Daisey spoke of how the unprecedented media interest in this monologue had him doing interviews all the time, and how an interview is a kind of performance, too. How did the part of the story where he claimed to have met workers who’d been poisoned by the toxic screen-cleaner Hexane get into the show, when he’d only read about those workers (quite possibly in reports written by Rob Schmitz, the Marketplace journalist who uncovered Daisey’s fabrications)?

It slipped in gradually, Daisey said last night.

It happened in an interview. I remember I had a feeling, and then I don’t know if I said it more than once in an interview. And then my partner, my director—who, to retain her sanity does not read all the interviews—was reading one, and she said, "You met people with hexane poisoning?" You met them at that meeting?" It would’ve been so much wiser to be open and say "No, I’m a moron. People ask me things sometimes and I just fucking tell them." That’s what I should’ve said. Instead I said, "Yeah, yeah." I said something stupid like that. And the next thing you know, my director, who is very good at picking out dramatic details, saw it as a theater problem. She was saying, "How can that not be in the show? We’ve been doing the show forever, and it’s not in the show. It should be in show!" And the artistic director of the theater said, "Yes, that should be in the show." And I thought, "okaaaaaay." It was me, though. I did it. I was very wrong.

(Note: Daisey’s partner and his director are the same person, Jean-Michele Gregory.)

He did, of course, post a transcript of The Agony and the Ecstacy of Steve Jobs on his website earlier this year, offering it royalty-free to anyone who wanted to perform or adapt.

Last night, he stuck by his claim that two of the monologue’s most emotional moments—when the factory worker with the ruined hand gets to handle Daisey’s own iPad, describing it as “a kind of magic,” and his conversation with Cathy about whether the workers they were interviewing together might’ve been mentally ill—really happened, albeit in less dramatic fashion than the way he tells them.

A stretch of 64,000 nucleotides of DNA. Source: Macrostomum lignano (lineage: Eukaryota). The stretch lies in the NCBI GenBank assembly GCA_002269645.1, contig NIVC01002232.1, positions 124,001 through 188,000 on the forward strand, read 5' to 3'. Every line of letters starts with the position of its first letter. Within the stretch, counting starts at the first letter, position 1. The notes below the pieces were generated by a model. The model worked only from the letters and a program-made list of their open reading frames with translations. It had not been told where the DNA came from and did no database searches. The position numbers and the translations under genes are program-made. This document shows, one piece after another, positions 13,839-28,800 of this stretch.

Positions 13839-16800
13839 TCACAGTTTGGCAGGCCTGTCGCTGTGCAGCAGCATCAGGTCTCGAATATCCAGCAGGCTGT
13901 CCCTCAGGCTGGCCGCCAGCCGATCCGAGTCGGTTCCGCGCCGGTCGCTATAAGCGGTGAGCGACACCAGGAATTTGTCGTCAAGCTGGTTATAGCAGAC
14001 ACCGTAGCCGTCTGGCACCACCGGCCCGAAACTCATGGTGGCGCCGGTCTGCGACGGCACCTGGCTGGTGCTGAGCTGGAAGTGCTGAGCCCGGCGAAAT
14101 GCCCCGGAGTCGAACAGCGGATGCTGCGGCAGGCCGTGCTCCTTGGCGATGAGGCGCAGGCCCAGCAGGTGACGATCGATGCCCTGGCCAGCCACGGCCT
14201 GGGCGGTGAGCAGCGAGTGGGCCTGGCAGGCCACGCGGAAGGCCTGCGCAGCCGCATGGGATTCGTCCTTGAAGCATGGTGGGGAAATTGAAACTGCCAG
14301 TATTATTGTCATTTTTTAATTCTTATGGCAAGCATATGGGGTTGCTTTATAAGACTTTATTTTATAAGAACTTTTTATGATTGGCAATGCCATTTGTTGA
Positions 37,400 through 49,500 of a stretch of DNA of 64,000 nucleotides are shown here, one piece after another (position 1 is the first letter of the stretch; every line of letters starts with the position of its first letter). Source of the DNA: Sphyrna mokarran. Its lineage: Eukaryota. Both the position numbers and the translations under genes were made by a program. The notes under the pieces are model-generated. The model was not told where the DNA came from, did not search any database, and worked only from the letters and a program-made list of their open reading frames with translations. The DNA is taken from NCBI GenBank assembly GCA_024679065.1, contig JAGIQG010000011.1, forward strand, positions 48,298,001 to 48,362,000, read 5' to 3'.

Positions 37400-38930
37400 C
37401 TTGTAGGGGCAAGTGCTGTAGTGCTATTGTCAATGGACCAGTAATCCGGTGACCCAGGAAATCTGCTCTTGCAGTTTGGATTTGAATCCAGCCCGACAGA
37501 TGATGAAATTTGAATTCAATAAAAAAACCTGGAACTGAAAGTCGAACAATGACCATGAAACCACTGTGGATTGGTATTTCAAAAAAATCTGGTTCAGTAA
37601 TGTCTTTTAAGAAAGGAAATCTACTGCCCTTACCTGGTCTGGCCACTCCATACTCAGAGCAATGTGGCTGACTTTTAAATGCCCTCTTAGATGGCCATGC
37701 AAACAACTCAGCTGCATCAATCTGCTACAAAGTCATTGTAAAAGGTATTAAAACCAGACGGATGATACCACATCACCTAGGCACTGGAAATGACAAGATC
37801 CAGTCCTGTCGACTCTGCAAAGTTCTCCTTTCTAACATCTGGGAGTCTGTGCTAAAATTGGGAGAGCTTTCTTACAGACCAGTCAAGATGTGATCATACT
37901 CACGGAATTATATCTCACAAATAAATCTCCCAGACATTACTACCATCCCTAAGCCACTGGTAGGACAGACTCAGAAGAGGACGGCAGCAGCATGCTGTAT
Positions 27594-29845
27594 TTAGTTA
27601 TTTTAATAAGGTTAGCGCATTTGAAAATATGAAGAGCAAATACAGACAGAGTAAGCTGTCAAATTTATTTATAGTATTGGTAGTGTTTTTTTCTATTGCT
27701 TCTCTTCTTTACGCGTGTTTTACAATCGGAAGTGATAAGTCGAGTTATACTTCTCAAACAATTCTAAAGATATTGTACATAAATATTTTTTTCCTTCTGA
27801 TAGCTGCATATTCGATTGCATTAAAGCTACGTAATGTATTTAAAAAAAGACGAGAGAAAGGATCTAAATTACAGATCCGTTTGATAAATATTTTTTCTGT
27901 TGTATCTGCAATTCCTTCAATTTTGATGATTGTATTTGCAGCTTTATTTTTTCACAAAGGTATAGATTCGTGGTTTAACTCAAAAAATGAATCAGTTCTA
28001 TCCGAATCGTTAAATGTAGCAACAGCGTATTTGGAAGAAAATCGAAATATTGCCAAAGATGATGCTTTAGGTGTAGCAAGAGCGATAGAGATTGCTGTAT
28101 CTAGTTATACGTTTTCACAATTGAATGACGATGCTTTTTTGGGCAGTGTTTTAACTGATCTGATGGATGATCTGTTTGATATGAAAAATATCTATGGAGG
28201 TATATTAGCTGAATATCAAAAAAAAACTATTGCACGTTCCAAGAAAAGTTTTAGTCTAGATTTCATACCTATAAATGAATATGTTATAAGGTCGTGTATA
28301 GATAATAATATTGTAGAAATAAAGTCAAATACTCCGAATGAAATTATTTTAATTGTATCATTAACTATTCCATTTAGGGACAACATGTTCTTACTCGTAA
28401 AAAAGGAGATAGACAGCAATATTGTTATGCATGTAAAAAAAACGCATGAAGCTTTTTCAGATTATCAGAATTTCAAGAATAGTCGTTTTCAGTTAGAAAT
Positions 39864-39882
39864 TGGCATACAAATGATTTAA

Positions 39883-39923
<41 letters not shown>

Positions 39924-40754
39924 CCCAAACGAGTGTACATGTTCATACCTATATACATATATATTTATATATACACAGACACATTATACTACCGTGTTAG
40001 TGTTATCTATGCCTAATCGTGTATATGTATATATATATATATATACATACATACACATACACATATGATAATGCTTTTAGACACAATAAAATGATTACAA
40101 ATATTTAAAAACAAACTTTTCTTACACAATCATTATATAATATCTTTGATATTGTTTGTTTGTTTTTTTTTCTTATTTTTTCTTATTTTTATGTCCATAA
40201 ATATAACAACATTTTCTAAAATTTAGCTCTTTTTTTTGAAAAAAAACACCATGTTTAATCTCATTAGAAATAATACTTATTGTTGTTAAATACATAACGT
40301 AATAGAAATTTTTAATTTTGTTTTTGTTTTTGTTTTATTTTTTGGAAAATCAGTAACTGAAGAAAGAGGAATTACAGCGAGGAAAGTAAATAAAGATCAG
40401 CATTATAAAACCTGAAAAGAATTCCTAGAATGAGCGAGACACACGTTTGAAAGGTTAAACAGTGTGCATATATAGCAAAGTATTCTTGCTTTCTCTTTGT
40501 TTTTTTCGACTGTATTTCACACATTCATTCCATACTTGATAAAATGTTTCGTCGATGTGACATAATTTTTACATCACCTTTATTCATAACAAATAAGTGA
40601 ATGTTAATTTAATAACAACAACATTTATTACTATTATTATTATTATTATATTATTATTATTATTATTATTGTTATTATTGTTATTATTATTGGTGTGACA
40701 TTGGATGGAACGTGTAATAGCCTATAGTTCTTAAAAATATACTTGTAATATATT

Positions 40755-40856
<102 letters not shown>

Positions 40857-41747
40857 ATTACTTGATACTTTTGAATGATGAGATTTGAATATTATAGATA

Well.

Moderator Jennifer Luff called an end to the Q&A period just before I got to the microphone. I was going to ask Daisey if he would amend his upcoming performances of The Agony and the Ecstacy with a preface like the one he gave to its Sunday matinee performance in New York, or if would at least offer some kind of disclaimer letting the audience know not to take everything he says as fact. I think he should. Even though he probably doesn’t need to, now.

The title of the talk Daisey had been originally booked to give at Georgetown that night, “A Hammer With Which to Shape It,” is from Bertolt Brecht, by the way.

In full: “Art is not a mirror to reflect reality, but a hammer with which to shape it.” Journalism is something else. Didn't we all already know that?

Update: I forgot—yes, forgot, I'm sorry—to mention before posting this a few minutes ago that Daisey said last night that he would be compiling some kind of supporting document for his claims in The Agony and Ecstasy of Steve Jobs and posting that document on his website.

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Comments

  1. #1

    Daisey is a sad, self-promoting blowhard.

    It's rather ironic: He seems to be the ethically challenged party exploiting Chinese workers for gain.

  2. #2

    Daisey deserves the condemnation he's getting for this, but I think ultimately the buck stops with Glass and his producers. (As Glass admits in his retraction, saying: "That doesn't excuse the fact that we never should've put this on the air. In the end, this was our mistake.")
    What I want to know is, how did the This American Life team let this happen? Daisey is the theater performer, and they are the journalists. They've done so many stories over the years, and this is their first retraction. They must have had a fact-checking process in place. What made them take Daisey at his word without checking the facts? Was it the rush to get the story on the air? Was it just the fact that Daisey had a great story? (this last, I guess, is what made Stephen Glass's editors trust him - he produced great stories) Not to take the focus completely off Daisey, but TAL needs to be taking a hard look at themselves, too.

  3. #3

    Ben, you clearly haven't listened to the TAL episode based on the retraction. All that is explained.